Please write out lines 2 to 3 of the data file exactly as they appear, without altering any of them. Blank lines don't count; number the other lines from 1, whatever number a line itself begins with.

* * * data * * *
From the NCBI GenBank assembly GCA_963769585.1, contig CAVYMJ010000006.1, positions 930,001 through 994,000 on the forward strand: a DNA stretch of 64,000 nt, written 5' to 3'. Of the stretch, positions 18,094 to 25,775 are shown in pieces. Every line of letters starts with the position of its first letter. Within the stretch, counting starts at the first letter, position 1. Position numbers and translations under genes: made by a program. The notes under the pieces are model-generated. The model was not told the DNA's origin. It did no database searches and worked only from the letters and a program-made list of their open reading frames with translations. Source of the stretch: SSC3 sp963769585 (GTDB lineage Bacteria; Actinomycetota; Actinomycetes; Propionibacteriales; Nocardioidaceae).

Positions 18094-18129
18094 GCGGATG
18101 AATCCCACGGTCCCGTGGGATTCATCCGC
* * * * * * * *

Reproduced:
Positions 18094-18129
18094 GCGGATG